Would You Have Condemned Jesus?

Yesterday I wrote a piece about growing in our faith and learning to hold on to our tightly-held beliefs a little less tightly.  

Which got me thinking about what happens when things begin to change and transform in the midst of our faith journey.  

Experience has taught me that the very reason so many of us hold on to our tightly held beliefs so tightly is so that we don't have to experience the kind of change or transformation that might turn our beliefs upside down. 

Then I read something interesting from Madeline L'Engle about upsetting the religious establishment, and I started thinking about Jesus and the way he introduced more change than the religious types could handle.  

So they killed him.  

First, let me share the quote from Madeline L'Engle: 

When [people waking up] upset the religious establishment it is not because they have done anything to diminish God they only diminish or--even more frightening--change the current establishment's definition of God...  

That last bit is key, and we need to be clear about it.  When people begin to expand the firmly held beliefs about God that most religious types are comfortable with--it causes problems.  And it's not because they are diminishing God, quite the contrary. 

People tend to fear a God that is bigger than the box they have made for God. 

For example, when Jesus appeared on the scene and began declaring that God was making Godself known in an entirely new way through the eternal Christ--embodied in Jesus himself... it was more change than the religious establishment could take.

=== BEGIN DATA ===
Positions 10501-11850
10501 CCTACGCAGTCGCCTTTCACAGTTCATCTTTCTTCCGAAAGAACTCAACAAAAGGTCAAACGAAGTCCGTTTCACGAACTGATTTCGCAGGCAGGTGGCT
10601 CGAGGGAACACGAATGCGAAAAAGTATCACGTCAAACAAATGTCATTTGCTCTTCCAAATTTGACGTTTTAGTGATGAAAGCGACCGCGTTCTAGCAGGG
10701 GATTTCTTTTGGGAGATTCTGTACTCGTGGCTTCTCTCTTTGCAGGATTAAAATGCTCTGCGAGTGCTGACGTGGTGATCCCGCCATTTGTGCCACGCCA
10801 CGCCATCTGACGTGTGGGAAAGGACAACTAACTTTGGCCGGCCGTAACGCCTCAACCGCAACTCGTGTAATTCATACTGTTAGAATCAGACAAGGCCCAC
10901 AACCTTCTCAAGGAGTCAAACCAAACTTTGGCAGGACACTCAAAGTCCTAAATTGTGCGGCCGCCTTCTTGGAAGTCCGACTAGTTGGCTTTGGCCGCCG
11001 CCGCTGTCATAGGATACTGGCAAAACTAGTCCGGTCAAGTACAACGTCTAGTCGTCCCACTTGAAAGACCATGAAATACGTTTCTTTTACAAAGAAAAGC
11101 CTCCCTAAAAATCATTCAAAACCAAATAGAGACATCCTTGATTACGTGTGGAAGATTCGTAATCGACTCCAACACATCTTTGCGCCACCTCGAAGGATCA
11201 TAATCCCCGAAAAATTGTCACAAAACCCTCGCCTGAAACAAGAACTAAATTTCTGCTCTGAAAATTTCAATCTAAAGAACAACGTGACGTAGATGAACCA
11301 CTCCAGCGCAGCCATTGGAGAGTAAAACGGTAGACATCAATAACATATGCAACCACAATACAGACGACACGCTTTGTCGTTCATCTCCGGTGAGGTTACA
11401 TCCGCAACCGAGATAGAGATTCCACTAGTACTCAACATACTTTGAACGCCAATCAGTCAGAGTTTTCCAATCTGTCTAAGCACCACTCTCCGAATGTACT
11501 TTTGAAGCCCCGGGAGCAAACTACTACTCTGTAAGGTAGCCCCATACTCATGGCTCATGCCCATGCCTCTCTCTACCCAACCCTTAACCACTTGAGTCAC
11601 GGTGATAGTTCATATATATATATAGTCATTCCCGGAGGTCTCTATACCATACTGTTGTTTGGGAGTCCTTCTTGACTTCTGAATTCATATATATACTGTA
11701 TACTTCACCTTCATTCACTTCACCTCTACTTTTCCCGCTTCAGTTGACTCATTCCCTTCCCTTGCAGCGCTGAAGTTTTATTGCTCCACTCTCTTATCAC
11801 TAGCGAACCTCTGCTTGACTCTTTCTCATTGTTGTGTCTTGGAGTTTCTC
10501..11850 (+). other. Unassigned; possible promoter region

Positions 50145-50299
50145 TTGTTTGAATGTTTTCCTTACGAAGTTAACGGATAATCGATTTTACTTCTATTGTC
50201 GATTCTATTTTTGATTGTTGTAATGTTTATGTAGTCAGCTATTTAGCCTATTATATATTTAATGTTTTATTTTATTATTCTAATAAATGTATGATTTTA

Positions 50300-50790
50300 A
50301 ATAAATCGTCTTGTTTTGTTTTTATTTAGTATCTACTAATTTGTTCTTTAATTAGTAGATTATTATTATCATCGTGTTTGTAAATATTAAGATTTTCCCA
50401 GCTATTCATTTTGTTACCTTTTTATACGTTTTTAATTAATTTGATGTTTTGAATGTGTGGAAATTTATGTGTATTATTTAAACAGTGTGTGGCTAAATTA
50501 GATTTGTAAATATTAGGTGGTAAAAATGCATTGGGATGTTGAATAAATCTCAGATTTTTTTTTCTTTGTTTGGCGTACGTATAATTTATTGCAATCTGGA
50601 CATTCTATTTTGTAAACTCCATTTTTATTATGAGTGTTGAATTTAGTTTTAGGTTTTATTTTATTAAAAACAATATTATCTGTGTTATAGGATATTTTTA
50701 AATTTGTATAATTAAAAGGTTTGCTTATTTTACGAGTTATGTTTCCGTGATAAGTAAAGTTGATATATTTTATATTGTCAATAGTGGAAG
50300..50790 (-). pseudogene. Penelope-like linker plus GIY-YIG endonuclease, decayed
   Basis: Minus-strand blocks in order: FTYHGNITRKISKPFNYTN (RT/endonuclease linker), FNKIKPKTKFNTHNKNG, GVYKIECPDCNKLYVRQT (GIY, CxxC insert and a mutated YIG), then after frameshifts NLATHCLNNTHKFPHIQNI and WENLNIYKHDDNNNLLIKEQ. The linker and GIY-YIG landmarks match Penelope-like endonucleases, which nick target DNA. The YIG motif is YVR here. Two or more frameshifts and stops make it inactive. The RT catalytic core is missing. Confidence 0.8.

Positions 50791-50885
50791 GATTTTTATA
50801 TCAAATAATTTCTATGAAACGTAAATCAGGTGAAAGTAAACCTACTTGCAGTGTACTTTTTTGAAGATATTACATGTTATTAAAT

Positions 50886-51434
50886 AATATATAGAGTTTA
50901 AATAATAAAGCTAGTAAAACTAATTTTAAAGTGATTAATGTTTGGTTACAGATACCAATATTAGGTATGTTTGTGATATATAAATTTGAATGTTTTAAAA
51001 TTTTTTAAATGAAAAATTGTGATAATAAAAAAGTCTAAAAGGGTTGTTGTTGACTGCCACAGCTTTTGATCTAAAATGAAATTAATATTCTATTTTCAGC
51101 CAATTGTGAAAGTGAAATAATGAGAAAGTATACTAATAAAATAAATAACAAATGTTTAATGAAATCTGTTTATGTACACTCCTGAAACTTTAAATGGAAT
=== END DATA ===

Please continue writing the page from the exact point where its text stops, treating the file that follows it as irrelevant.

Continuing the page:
Here's a question... 

Where would we have stood at that moment? Would we have had the intestinal fortitude to stand with Jesus, or would we have given in to our fears about change and stood with the religious types? 

Based on the way that far too many Christians fear anything that might challenge their own tightly held beliefs and the way they react to new ideas, different interpretations of Scripture, and even miracles and grace happening right in front of their eyes... 

I'm guessing that a bunch of people who claim to follow Jesus today would have not been that keen to follow him then.  

Jesus didn't want his followers to become the kinds of people who feared change and transformation.  He came to bring it.  

Jesus came to change the world, to turn it upside down, and to set people free from the ways that their religion had gotten in the way of enabling them to experience God.    

Jesus came to bring life in abundance---the kind of life that can best be experienced through the surrender of self, sacrificial love, openness to the Spirit, and a willingness to be transformed.  

So for those of us who claim to be followers of Jesus, we need to check ourselves by this standard---where would we have stood at Jesus' trial?  

Would we have passed judgment on him for being too radical, too anti-establishment?  Would we have denounced his open and inclusive interpretations of Scripture?  

These questions just might lead us to the kind of place where we'll finally be ready to actually follow Jesus--no matter where he takes us.  

May it be so for you today and every day forward and may the grace and peace of our Lord Jesus Christ be with you now and always. Amen.  


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